If you want to experience the psychology of hard-core devotion and feel the sense of anxiety that comes from not being part of the inner circle, go to the Bumpus Harley-Davidson dealership in Memphis, Tennessee. That's where a collection of Hog wanna-bes have come to take part in a program that Harley hopes will help the brand cope with a confounding phenomenon: overly passionate customers.
Every company should have such a problem. But it is a problem. Harley devotees are so in love with the brand that they have been scaring off prospective customers — people who merely like the idea of motorcycles. "People who are new to motorcycling can find us intimidating," admits Jeff Bleustein, Harley's CEO. "They don't know the lingo. They don't know how to get started. We need to lighten our image without losing our edge."
There's no better place to understand how a brand does that than at the giant chrome-clad Bumpus dealership. For the next two and a half days, a handful of newbies will spend close to 16 hours on a motorcycle in a class called Rider's Edge, learning how to weave a 400-pound machine through fluorescent green and orange cones. The teachers, who include a former cop, will initiate the class into the rites of Harley: how the bikes are made, how they are sold, and why people are willing to tattoo Harley's familiar black-and-orange logo on various body parts.
Rider's Edge grew out of an initiative that Bleustein started in 1998 when he realized that Harley owners who loved too much were starting to hurt his brand's market share. New customers, frustrated by long waiting lists for some Harley models, scared off by the size and weight of the snarling machines, and turned off by the brand's Wild Bunch reputation, had started to ride away on Hondas and BMWs instead. Bleustein needed to find a way to attract people who had never swung their leg over a two-wheeled beast while preserving the mystique that has made the brand so successful.
"We knew we had plenty to lose if we made the program too much of a selling tool," says Lara Lee, director of Rider's Edge, which is based out of Harley's Milwaukee headquarters. "We wanted to take the person who felt like an outsider and turn them into an insider, without insiders feeling as if we were taking away from Harley's image, which is a little bit bad and a little bit separate."
Harley has had to deal with image problems before. Once known primarily as the preferred ride of the Hell's Angels, the company cleaned up its act in part by getting police officers to favor its bikes. By the 1990s, Harley was one of America's most successful consumer brands.
That's the success that Lee's team wrestled with as it mulled over ideas for how to cope with its cultlike customer behavior. Then they hit on a simple concept: Why not teach people how to ride? What better way to get customers' motors running than by putting a bike between their legs and letting them experience the freedom of the open road? Lee's team decided to go beyond offering people a few hours of riding instruction. Instead, all Rider's Edge participants would be required to pass the same stringent driving and written tests that are required by the Motorcycle Safety Foundation in order to qualify for motorcycle certification. No passing grade, no Harley.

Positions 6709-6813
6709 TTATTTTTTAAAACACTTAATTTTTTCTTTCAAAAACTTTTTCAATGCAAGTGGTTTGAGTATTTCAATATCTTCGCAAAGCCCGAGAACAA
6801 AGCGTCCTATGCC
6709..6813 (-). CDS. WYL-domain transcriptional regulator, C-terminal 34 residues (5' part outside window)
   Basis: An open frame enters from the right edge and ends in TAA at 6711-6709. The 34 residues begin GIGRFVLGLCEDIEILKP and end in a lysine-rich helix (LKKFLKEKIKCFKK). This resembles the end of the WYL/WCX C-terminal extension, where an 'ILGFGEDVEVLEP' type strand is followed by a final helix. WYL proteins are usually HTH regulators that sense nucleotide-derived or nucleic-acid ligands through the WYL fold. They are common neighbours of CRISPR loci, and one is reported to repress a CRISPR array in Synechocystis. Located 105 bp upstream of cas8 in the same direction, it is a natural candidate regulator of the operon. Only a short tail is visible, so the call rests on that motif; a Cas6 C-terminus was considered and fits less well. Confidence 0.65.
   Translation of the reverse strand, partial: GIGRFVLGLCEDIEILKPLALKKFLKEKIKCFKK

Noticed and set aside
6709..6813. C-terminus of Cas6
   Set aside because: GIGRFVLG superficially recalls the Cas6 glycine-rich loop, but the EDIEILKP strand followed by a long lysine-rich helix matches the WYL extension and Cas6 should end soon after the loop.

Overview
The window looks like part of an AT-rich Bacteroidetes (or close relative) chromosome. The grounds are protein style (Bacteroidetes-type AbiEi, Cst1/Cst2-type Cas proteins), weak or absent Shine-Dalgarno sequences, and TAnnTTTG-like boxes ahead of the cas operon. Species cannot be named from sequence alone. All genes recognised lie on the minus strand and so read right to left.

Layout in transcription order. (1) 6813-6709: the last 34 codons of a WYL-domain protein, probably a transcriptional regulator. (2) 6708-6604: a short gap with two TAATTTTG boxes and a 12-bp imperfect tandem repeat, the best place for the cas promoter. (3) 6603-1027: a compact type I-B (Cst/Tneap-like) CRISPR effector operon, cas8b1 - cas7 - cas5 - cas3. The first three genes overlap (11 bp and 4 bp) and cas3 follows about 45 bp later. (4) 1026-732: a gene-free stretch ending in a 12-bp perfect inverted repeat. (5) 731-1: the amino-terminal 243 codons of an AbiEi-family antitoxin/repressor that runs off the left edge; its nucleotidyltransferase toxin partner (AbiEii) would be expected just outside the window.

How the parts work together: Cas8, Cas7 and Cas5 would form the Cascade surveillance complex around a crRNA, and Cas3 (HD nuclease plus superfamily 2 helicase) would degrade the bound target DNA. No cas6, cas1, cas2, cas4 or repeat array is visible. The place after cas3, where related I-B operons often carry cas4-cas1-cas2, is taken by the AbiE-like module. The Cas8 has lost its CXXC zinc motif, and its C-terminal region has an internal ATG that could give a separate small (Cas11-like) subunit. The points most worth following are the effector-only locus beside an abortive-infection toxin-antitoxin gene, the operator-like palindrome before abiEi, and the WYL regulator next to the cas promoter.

The team also chose not to use the brand's classic low riders, which start at about $15,000, for the training program. Instead, novices learn to ride on a Buell, a brand that Harley bought several years ago. The lighter, sleeker, less expensive bike comes with a lot less chrome and a lot less cult baggage than a Harley. Plus, the Buell hits right at Harley competitors Honda and Kawasaki for new customers: young people who think that low-slung Harleys are for middle-aged guys with something to prove.
So far, Rider's Edge is still proving itself. Thirty-five of the company's more than 600 dealers have signed up to run the program, and about 4,300 people have taken the training course since it was launched almost two years ago. Some 25% of those have become enthusiastic members of the cult of Harley — although, hopefully, not so enthusiastic that they will wind up scaring off new customers.
Visit Harley on the Web (www.harley-davidson.com).
Sidebar: Easy, Rider
People can love a brand too much. And it's not an easy problem to fix. Just like riding a motorcycle, there are some road rules to follow, says Harley's Lara Lee, director of Rider's Edge.
Keep your balance. Like managing a 400-pound bike, you have to weigh the interests of passionate consumers with those of the newbies who may not have the same level of obsession (yet). "Harley is all about individualism. We want to create a way to let people find their individual interpretation of the brand," Lee says.
Respect the bike. When introducing new people to Harley, Lee focuses on the brand's reputation for quality and precision, as well as on the pride that people take in their bikes. A dealership tour, which includes the warehousing facilities and the repair shop, is meant to introduce people to the world of motorcycles, Lee says, not just the leather-clad world of Harley.
Face obstacles head-on. In the final hour of motorcycle training, students are assigned tougher maneuvers, including taking their bikes over obstacles such as two-by-fours. The advice? Approach them head-on. Rider's Edge does the same thing when dealing with the tougher parts of the Harley image, Lee says. There's no effort to sugarcoat the dangers of motorcycles, for example. Focus on safety first, Lee says. Then you can enjoy the freedom that comes with the Harley brand.
A version of this article appeared in the January 2002 issue of Fast Company magazine.